The Department of Environmental Protection Tuesday notified the public about a violation of the lead standard applicable to the drinking water sold at Crystal Spring Water, a company that sells water through vending machines in Adamstown, Berks County.
The Department’s notice does not apply to Crystal Spring Bottled Water, which is an unrelated company.
A routine test sample collected by the owner in September 2015 contained a lead level of 16 parts per billion (ppb) which is above the maximum contaminant level of 5 ppb.
According to the Safe Drinking Water Act, the owner of Crystal Spring should have notified DEP within 24 hours of receiving this test result and should have notified customers within 30 days.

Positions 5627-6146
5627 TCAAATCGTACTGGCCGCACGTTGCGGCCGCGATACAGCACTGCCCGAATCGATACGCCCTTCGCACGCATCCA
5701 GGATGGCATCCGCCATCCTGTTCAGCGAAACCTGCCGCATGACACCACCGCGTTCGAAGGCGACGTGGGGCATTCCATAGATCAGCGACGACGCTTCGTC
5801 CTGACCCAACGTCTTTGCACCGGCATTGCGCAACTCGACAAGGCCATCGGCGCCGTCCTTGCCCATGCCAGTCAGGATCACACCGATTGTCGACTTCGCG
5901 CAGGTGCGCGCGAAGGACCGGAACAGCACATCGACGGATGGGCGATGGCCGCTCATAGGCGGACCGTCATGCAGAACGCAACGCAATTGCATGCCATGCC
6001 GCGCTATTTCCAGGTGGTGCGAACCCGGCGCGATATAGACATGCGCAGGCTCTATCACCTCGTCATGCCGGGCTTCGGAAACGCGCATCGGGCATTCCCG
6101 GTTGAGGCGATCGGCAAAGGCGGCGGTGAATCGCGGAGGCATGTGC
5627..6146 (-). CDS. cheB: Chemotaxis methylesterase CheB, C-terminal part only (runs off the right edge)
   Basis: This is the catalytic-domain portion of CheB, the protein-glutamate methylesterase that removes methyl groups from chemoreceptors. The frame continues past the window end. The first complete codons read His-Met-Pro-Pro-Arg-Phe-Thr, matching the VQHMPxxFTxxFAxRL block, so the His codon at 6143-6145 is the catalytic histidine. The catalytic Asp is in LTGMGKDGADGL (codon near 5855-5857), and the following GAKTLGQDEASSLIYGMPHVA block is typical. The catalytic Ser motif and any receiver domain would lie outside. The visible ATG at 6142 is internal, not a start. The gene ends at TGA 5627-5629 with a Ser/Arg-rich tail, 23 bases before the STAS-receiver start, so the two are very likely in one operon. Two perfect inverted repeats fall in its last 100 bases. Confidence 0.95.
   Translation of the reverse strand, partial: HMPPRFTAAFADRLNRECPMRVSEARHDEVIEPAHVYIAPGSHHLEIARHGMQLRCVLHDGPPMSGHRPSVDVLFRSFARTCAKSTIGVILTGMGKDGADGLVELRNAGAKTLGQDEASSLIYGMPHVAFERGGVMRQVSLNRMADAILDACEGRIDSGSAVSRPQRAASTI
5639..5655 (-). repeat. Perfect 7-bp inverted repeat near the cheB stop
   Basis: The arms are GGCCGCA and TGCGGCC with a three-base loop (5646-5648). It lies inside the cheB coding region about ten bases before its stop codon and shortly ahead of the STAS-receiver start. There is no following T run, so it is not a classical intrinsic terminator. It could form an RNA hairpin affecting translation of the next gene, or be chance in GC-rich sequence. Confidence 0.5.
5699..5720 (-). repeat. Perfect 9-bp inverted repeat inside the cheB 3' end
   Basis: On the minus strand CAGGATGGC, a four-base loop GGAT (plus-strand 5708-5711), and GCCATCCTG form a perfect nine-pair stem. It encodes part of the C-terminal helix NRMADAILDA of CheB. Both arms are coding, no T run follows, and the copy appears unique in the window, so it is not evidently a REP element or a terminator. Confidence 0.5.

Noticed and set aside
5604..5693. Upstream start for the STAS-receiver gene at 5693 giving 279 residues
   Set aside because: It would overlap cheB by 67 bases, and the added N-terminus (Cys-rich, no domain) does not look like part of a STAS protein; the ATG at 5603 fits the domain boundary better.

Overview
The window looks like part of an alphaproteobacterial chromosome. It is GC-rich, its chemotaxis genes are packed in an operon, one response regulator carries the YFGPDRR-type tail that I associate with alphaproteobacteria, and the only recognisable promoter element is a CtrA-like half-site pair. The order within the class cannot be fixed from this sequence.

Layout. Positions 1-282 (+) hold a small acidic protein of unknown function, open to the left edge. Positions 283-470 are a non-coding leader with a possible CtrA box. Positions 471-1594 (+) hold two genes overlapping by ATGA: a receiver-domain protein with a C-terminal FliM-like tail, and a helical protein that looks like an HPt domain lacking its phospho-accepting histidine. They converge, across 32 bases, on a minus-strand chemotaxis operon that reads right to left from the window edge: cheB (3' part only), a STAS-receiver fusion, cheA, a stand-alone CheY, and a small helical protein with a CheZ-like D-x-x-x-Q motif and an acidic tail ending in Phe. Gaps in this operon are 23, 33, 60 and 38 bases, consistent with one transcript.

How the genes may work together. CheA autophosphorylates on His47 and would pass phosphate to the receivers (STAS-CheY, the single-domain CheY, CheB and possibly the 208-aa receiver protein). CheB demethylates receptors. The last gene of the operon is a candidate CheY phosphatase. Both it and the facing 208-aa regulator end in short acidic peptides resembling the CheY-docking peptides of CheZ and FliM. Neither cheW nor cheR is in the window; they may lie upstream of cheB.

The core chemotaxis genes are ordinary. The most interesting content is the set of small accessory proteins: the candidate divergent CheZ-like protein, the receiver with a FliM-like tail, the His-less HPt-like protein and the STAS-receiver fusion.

Neither notification was given.
“If a public water supplier fails to give proper notice, DEP may perform this notification on its behalf,” said Lynn Langer, DEP Southcentral regional director. “Although this incident was not an emergency, customers have a right to know what happened regarding the elevated lead level.”
On March 8, DEP ordered Crystal Spring owner Lynn Rannels to take and report to the department two additional water samples before reopening his facility. Signs at Crystal Spring indicate the facility will be open weekends only beginning March 19.
In a Notice of Violation issued February 19, DEP asked Rannels to post a lead exceedance notice on his vending machines, and take and report the results of the two additional water samples. Rannels did not comply.
Infants and children who drink water containing lead in excess of the standard could experience delays in their physical or mental development. Adults who drink this water over many years could develop kidney problems or high blood pressure.
Customers with specific health concerns should speak with their doctors.A copy of the public notice is available online.